Jerry Cantrell Discusses The Similarity Between The ‘Black Album’ And ‘Appetite For Destruction’

Alice In Chains lead guitarist Jerry Cantrell spoke to Guitar World and shared his ideas about Metallica’s iconic ‘The Black Album.’ Also, Cantrell drew attention to the common characteristics between that record and Guns N’ Roses’ ‘Appetite for Destruction.’

As you probably know, Guns N’ Roses released their debut studio album entitled ‘Appetite for Destruction’ on July 21, 1987. The album brought the band great popularity and commercial success thanks to its hit tracks’ Welcome to the Jungle,’ ‘Paradise City,’ and ‘Sweet Child o’ Mine.’ ‘Appetite for Destruction’ became one of the best-selling debut albums of all time.

Three years later, another best-selling album was released, ‘The Black Album,’ Metallica’s fifth studio album released on August 12, 1991. It gained critical acclaim and made Metallica members multi-millionaires. Enter Sandman,’ ‘The Unforgiven,’ and ‘Nothing Else Matters’ became Metallica’s most popular songs by hitting the charts.

During his interview, Jerry Cantrell revealed that he listened to Metallica a lot before choosing to pursue a professional music career. Also, he praised the songs by highlighting the similarity between the two legendary albums. Cantrell stated that both ‘Appetite for Destruction’ and ‘The Black Album’ are transcendent and examples of upward trajectory.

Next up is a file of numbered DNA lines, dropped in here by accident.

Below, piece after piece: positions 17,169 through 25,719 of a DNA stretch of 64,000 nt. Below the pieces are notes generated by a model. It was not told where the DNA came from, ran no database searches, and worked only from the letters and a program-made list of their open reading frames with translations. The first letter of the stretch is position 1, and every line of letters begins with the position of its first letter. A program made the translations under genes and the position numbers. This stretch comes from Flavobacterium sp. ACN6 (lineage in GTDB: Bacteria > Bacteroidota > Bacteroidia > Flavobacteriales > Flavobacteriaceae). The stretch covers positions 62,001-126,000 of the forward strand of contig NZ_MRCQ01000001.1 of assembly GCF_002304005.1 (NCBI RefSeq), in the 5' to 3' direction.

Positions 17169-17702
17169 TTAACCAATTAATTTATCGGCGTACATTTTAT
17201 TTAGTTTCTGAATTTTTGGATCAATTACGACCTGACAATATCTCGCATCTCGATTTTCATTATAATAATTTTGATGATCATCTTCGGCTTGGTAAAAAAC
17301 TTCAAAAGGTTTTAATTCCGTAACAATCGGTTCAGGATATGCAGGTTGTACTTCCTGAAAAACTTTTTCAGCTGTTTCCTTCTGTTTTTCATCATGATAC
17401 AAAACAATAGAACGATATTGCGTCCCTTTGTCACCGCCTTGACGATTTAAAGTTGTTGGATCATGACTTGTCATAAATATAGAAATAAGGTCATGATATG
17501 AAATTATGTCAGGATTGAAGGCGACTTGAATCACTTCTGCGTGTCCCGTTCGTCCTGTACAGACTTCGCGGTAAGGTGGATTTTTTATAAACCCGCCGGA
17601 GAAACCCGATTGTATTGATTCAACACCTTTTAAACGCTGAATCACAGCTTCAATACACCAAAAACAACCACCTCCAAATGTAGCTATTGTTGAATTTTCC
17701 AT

Cantrell stated in his interview that:

“Before I really started out as a musician, I was listening to ‘Kill ‘Em All’ and ‘Ride The Lightning’ a lot, which were the albums that indoctrinated me into them. I have to say Hetfield’s right hand is really something else. There’s nobody else that has that… he has the best picking hand in rock. The precision and power of his playing are otherworldly!

Those first five records were made a couple of years apart from each other. What a run! It culminated on ‘The Black Album.’ You can hear the upward trajectory. All of those records are transcendent, in the same way as Guns N’ Roses’ ‘Appetite For Destruction’ or Nirvana’s ‘Nevermind.’

They are the kind of records that were bigger than the band or genre they came from, taking on another form of life. Being a band is a long journey. The odds of success are stacked mightily against you…”

Furthermore, Cantrell didn’t forget to give credit to Nirvana’s ‘Nevermind’ by defining it as a transcendent record like ‘Appetite for Destruction’ and ‘The Black Album.’ He thinks that their songs were more popular than the band members themselves.